Monday, June 18, 2012

40GB and a "Data Mule"

I finally stumbled upon the preferred term for the sort of transfer I'm looking for in this network, and it's not exactly elegant: a "data mule."  Coined in an article about underwater environmental research, the problem of rapid radio frequency die-off underwater was solved by a robotic "mule" traveling to sensor nodes and waking them up briefly to transmit their data before moving on down the line.  The mule could be recharged and sent back and forth, but power on the independent nodes was then conserved until it was needed.  The model closely resembles the opportunity-passing ring topology discussed earlier on this blog, so I'll take the term if it's already in use.

But let's face it: "data mule" carries with it some unpleasant connotations of rubber balloons full of heroin or cocaine jammed in uncomfortable places.  And it appears that the Flame virus may be capable of doing the same sort of thing on airgapped machines, riding along invisibly on a host USB until it can reach its target.  Seems pretty clear that if you have highly-secure data, you should basically just weld shut the USB ports on that machine... but then again, don't forget that "the most secure computer system is one encased in five feet of concrete, powered off, disconnected, and at the bottom of the ocean."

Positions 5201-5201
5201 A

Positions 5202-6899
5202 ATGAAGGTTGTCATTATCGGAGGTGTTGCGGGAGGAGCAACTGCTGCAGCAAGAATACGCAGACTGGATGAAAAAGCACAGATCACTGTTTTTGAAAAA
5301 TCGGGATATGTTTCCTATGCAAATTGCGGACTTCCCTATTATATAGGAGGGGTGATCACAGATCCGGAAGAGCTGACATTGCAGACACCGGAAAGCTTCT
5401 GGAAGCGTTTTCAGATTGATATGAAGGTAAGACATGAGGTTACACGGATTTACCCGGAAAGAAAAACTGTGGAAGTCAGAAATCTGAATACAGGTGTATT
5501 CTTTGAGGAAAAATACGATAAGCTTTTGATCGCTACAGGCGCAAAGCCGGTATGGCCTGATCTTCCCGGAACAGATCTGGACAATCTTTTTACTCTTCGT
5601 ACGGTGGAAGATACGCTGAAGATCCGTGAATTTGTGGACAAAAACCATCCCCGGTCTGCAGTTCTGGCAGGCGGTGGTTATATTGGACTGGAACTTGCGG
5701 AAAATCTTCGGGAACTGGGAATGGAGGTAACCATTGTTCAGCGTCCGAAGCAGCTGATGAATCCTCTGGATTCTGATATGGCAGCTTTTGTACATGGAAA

The mule idea, though, also lends itself to a hardy animal that can reach the most remote of locations.  Through a service called DakNet, villages far off the beaten path in India and Cambodia are able to get access to Internet communications via a data mule.  Still, the implemented solution was on a village-wide level, and required mobile stations located on motorcycles or buses as well as local data kiosks.  That level of implementation, though far cheaper and negligence-tolerant than stringing up telephone wire hundreds of miles, is still a bit pricey for the attempt I'd like to make with our project.

So now we at least have a term for our vehicle of transmission, regardless of the connotations.  And I don't think I'll blush too much about muling data with painfully-slow connections-- I'll just be hiding the USB in my pocket.

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